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Zero Fatalities: Winter Driving

Sgt. Jeff Nigbur with the Utah Highway Patrol talks about what you need to know.


Before you go…

1. Check road and weather conditions. If the weather is bad, consider not driving until weather conditions improve.

2. Before you go, clear the snow. Take the time to clear the snow and ice off the entire car, including headlights, brake lights, blinkers and license plates.


• Clear the snow and ice off all glass surfaces of your car to ensure good visibility.

• Snow on top of your car can slide off and cover your windshield while driving, blocking your visibility. Snow and ice can also fly off your car, endangering other drivers.

3. Make sure that your windshield wipers are in good working order and wiper fluid is full

4. Buckle Up! Make sure all passengers are buckled in properly. National studies estimate that 50 percent of motor vehicle fatalities would have survived if they had buckled up.

While driving…

1. Slow Down. In hazardous conditions, drive below the posted speed limit.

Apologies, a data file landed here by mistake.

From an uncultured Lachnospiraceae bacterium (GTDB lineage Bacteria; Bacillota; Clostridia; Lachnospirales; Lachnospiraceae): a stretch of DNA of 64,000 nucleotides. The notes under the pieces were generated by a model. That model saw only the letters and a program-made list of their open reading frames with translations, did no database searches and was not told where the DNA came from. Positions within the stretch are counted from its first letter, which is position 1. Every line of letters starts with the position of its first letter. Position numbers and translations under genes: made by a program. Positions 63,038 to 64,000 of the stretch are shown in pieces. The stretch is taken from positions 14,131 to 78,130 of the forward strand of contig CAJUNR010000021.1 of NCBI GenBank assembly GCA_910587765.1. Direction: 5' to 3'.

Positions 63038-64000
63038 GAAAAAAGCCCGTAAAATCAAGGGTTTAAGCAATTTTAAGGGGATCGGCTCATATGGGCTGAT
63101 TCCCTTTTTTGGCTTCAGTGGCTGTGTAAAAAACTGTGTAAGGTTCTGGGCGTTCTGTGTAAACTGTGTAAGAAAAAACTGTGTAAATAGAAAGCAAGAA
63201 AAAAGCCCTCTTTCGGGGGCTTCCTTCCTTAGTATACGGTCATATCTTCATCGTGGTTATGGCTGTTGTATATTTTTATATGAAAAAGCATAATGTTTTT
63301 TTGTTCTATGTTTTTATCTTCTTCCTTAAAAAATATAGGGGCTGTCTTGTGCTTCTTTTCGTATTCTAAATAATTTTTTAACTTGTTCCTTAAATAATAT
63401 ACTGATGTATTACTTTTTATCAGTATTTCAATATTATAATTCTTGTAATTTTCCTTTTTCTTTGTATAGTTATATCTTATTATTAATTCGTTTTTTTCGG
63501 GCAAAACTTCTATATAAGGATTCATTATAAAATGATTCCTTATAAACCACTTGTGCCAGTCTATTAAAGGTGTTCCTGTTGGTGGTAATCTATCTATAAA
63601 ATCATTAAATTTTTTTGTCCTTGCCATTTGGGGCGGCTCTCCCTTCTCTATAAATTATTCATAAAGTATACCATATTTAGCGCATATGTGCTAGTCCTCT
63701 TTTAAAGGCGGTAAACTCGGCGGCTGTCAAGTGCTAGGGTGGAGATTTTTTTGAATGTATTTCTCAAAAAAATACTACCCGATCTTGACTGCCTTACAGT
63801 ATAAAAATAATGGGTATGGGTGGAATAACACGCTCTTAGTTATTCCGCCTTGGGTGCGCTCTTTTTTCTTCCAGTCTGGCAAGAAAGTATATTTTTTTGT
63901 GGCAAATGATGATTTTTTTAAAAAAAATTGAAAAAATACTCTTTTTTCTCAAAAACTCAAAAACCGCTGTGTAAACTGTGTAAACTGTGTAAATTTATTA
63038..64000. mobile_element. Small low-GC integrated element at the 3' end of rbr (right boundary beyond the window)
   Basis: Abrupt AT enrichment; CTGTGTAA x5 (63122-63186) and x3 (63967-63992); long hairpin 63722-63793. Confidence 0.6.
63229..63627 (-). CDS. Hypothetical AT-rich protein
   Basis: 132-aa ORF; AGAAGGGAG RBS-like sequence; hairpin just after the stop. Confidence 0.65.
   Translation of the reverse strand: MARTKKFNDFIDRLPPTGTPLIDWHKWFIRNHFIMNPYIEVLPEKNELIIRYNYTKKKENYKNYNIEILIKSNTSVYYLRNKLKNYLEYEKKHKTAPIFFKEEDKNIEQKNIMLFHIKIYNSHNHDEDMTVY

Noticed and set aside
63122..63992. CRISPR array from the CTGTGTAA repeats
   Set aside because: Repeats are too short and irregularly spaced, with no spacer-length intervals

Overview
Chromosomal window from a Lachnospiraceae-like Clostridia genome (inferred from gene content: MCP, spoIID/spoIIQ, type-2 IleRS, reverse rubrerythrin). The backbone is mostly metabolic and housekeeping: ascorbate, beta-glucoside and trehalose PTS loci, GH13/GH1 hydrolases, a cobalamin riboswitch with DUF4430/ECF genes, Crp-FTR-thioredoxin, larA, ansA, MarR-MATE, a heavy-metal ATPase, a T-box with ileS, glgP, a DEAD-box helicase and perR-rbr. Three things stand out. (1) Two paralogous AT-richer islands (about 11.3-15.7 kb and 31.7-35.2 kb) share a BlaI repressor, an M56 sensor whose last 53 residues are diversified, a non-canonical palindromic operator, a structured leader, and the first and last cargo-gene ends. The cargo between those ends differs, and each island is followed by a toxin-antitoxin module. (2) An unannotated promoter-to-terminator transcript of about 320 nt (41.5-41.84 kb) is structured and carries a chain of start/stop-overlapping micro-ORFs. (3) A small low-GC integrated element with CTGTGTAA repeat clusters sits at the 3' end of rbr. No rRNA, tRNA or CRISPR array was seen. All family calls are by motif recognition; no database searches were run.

• Take it slow when approaching intersections, off-ramps, bridges or shady areas; all are hot spots for black ice.

2. Allow additional space between cars.

• Under normal road conditions, allow at least a two-second gap between you and the car in front of you. However, when road conditions are wet, snowy or icy, allow additional time.

WINTER DRIVING SAFETY TIPS:

• Check road conditions, and if the weather is bad, consider not driving until weather conditions improve.

• Plan ahead. If you need to be somewhere, leave early, give yourself plenty of time to arrive alive.

• Clear the snow and ice off all glass surfaces of your car to ensure that your visibility is good.

• Clear the snow and ice off the entire car. Snow can slide off your roof and cover your windshield while driving giving you absolutely no visibility. Snow and ice can also fly off your car, endangering you and other drivers.

• Make sure all passengers are buckled in properly. National studies estimate that 50 percent of motor vehicle fatalities would have survived if they had buckled up.
• Slow down in wet, snowy and icy conditions. In Utah, speeding is a factor in 25 percent of all fatalities.

• Accelerate slowly. Punching the gas on wet or snowy roads can cause you to lose control of your vehicle.

• Turn off cruise control in hazardous conditions. YOU need to be in control of your car.

• Under normal road conditions, allow at least a two-second gap between you and the car in front of you. However, when road conditions are wet, snowy or icy, allow additional time.

• If you feel like you are losing traction, slow down and don’t slam on the brakes.


More information regarding Zero Fatalities can be found by visiting: www.zerofatalities.com

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